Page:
Short for the German word “unterseeboot”, submarines were used more as warships that mostly stayed on the surface and attacked with deck guns. When underwater, it was usually for short periods to avoid detection.
The disappearance of U-85 was the first successful surface attack by the United States Navy against a German submarine since the start of the war in December 1941.
For the museum’s good fortune, Schwarzer said, local Dare County diver Jim Bunch, along with Roger Hunting and his brother Rich Hunting, and Billy Daniels, loaned many of the artifacts they recovered during their many dives on the U-85. .
“No one has seen this before,” Schwarzer told the roughly 75 opening day attendees, greeting the divers. “They really came for us.”
The exhibit also includes a rare Enigma code machine that divers had previously donated.
In a later interview, the 81-year-old Bunch said he completed nearly 1,000 dives on the U-85 over a 30-year period. Accompanied by the Hunters and other diver buddies, Bunch said they recovered everyday items like dishes, but also manuals and armaments. The meticulous work to recover the contents of the submarine was detailed in Bunch’s 2003 book “Germany’s U-85, A Shadow In The Sea” about the dives and the history of the ship.
Although the Navy sent divers to the wreckage of the U-85 shortly after it sank – and many other divers after it was rediscovered in the 1960s by a Virginia Beach fisherman – Bunch and his friends were able to salvage important items, including 88mm cannon cartridges. and an MP-40 machine gun. But for Bunch, the Enigma machine on display at the museum was probably the biggest prize.
“There were very few left,” he said. “The one they have over there was in bad shape. Most people who saw something like this would think it was a piece of junk.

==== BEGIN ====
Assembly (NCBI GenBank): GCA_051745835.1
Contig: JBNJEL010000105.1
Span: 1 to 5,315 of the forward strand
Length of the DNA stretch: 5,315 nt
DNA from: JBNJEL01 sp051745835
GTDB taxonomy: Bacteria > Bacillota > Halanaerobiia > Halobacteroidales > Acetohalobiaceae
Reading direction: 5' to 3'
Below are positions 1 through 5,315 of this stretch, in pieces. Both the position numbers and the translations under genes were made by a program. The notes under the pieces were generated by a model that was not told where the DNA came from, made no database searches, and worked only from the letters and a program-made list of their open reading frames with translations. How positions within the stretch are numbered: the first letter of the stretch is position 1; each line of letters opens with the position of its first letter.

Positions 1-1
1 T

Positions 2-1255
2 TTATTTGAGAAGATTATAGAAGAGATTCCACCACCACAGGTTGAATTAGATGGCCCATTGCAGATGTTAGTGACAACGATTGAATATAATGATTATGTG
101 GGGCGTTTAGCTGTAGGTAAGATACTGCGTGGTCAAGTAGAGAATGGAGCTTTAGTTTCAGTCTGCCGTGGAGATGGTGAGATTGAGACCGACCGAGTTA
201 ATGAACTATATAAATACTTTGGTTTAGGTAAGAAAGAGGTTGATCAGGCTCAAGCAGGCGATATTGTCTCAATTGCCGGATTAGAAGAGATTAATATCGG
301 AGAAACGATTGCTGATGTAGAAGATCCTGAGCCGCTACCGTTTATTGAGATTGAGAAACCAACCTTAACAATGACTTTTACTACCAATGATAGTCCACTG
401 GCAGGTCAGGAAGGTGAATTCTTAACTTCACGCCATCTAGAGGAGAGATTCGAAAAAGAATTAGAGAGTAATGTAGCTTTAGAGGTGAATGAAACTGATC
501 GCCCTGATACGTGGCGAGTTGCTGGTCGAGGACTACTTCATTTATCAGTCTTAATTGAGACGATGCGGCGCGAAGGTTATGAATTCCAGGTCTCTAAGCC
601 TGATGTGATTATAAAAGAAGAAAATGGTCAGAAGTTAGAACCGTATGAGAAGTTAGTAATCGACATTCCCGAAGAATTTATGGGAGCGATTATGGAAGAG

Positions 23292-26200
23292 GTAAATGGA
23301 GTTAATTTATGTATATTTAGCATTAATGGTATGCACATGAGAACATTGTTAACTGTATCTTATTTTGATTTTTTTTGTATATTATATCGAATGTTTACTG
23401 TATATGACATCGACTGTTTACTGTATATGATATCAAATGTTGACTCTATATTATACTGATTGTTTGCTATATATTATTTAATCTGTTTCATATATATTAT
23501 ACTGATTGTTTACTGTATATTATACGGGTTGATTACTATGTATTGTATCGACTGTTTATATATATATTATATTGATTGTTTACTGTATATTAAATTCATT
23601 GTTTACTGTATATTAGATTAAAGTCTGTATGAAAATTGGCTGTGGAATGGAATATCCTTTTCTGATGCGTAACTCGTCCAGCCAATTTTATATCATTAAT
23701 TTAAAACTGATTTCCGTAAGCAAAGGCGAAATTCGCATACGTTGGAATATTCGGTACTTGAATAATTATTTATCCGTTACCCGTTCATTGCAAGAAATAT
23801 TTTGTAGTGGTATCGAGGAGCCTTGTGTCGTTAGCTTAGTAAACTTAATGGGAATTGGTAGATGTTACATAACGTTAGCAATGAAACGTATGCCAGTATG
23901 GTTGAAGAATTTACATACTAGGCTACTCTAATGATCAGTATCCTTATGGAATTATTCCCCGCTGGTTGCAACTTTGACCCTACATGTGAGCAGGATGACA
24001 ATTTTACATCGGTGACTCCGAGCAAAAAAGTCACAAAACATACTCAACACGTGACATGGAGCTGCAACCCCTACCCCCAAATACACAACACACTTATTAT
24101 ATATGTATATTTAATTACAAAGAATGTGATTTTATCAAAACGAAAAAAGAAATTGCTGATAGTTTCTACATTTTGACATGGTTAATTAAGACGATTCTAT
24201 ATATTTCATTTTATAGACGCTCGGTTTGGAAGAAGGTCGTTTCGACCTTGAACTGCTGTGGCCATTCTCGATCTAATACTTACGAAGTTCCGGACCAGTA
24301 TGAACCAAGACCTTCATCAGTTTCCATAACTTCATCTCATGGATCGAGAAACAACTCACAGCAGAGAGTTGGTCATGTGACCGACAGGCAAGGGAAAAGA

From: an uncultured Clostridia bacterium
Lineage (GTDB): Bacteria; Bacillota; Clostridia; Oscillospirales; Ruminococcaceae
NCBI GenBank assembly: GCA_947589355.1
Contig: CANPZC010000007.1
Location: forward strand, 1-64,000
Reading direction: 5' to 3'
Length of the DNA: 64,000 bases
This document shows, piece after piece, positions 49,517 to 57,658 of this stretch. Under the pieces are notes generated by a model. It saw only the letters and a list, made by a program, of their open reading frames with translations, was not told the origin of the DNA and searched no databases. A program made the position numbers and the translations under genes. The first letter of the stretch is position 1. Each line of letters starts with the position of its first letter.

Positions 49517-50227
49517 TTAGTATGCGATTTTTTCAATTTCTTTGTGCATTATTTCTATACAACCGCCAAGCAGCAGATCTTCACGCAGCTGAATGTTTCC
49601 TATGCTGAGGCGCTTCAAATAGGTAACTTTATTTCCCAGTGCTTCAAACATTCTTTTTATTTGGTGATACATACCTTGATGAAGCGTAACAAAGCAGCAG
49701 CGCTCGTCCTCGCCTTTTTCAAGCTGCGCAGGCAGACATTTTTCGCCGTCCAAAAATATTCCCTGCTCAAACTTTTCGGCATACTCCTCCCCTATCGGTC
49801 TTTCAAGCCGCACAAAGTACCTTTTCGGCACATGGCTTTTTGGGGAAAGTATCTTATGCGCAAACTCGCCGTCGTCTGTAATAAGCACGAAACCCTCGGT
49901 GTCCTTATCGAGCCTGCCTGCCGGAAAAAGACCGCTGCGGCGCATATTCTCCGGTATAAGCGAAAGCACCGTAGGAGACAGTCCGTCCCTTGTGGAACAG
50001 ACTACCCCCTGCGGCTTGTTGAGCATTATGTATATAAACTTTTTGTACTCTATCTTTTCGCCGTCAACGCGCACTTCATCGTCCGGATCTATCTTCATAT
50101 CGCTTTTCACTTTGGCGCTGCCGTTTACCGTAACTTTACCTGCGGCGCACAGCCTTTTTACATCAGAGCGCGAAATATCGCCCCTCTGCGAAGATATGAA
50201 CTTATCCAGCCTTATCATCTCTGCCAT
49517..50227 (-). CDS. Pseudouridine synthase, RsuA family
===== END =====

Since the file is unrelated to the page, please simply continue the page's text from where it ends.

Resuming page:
“We were just lucky to stumble upon it,” he added. “With permission from the German government, we donated it to the Cemetery of the Museum of the Atlantic. It is probably the most important piece of history to come from this wreck.
Developed in Germany in the 1920s, the Enigma machine was an encryption device used by all branches of the German military during World War II to share battle plans and top secret information. But even before the start of the war, Polish cryptologists had cracked the cipher and continued to work to best decode it with French, English and later American intelligence. While constantly tracking changes in Enigma codes, the Allies were able to secretly read German communications, a vital contribution to defeating the Nazis.
The exhibit also includes examples of male and female Coast Guard WWII uniforms, life jackets, goggles and a toolbox, all from U-85, as well as historical photographs and numerous armaments, depth charges and artillery. A large Nazi swastika flag hanging from one wall of the exhibit is a chilling symbol of the chaos wrought by submarines off our coasts.
Several models of submarines are also on display. By far the most detailed was created by Michael Mills, a craftsman from Brunswick, Maryland. Mills, whom Schwarzer hosted at the ceremony after Mills requested to be part of the exhibit, gave a slide presentation about his demanding job of building miniature representations of every detail of U-552.
Three days after the submarine attacked the tanker Byron B. Benson in April 1942 off the northern Outer Banks, the ship sank about 15 miles east of Duck.